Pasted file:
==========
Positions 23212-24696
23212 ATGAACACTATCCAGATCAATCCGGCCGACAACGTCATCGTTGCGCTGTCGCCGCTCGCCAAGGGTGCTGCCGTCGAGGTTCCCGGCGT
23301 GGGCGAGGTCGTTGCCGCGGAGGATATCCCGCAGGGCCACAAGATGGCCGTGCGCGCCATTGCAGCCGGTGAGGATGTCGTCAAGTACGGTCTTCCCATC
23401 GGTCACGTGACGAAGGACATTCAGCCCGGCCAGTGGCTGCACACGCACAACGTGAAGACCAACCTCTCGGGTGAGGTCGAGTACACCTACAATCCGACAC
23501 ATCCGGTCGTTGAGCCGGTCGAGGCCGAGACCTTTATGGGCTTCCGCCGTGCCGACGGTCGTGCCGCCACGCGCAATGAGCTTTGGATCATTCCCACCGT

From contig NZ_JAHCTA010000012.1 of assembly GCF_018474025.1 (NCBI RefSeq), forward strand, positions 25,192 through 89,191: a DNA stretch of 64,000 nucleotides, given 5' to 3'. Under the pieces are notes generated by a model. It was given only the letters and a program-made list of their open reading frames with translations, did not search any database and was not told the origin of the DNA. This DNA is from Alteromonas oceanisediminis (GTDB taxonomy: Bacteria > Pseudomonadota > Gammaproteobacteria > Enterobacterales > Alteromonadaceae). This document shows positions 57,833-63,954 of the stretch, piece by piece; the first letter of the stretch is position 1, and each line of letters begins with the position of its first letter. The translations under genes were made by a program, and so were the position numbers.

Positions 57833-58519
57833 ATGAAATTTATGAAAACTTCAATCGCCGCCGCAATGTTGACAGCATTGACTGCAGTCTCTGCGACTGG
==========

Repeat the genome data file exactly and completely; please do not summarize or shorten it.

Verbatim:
Positions 23212-24696
23212 ATGAACACTATCCAGATCAATCCGGCCGACAACGTCATCGTTGCGCTGTCGCCGCTCGCCAAGGGTGCTGCCGTCGAGGTTCCCGGCGT
23301 GGGCGAGGTCGTTGCCGCGGAGGATATCCCGCAGGGCCACAAGATGGCCGTGCGCGCCATTGCAGCCGGTGAGGATGTCGTCAAGTACGGTCTTCCCATC
23401 GGTCACGTGACGAAGGACATTCAGCCCGGCCAGTGGCTGCACACGCACAACGTGAAGACCAACCTCTCGGGTGAGGTCGAGTACACCTACAATCCGACAC
23501 ATCCGGTCGTTGAGCCGGTCGAGGCCGAGACCTTTATGGGCTTCCGCCGTGCCGACGGTCGTGCCGCCACGCGCAATGAGCTTTGGATCATTCCCACCGT

From contig NZ_JAHCTA010000012.1 of assembly GCF_018474025.1 (NCBI RefSeq), forward strand, positions 25,192 through 89,191: a DNA stretch of 64,000 nucleotides, given 5' to 3'. Under the pieces are notes generated by a model. It was given only the letters and a program-made list of their open reading frames with translations, did not search any database and was not told the origin of the DNA. This DNA is from Alteromonas oceanisediminis (GTDB taxonomy: Bacteria > Pseudomonadota > Gammaproteobacteria > Enterobacterales > Alteromonadaceae). This document shows positions 57,833-63,954 of the stretch, piece by piece; the first letter of the stretch is position 1, and each line of letters begins with the position of its first letter. The translations under genes were made by a program, and so were the position numbers.

Positions 57833-58519
57833 ATGAAATTTATGAAAACTTCAATCGCCGCCGCAATGTTGACAGCATTGACTGCAGTCTCTGCGACTGG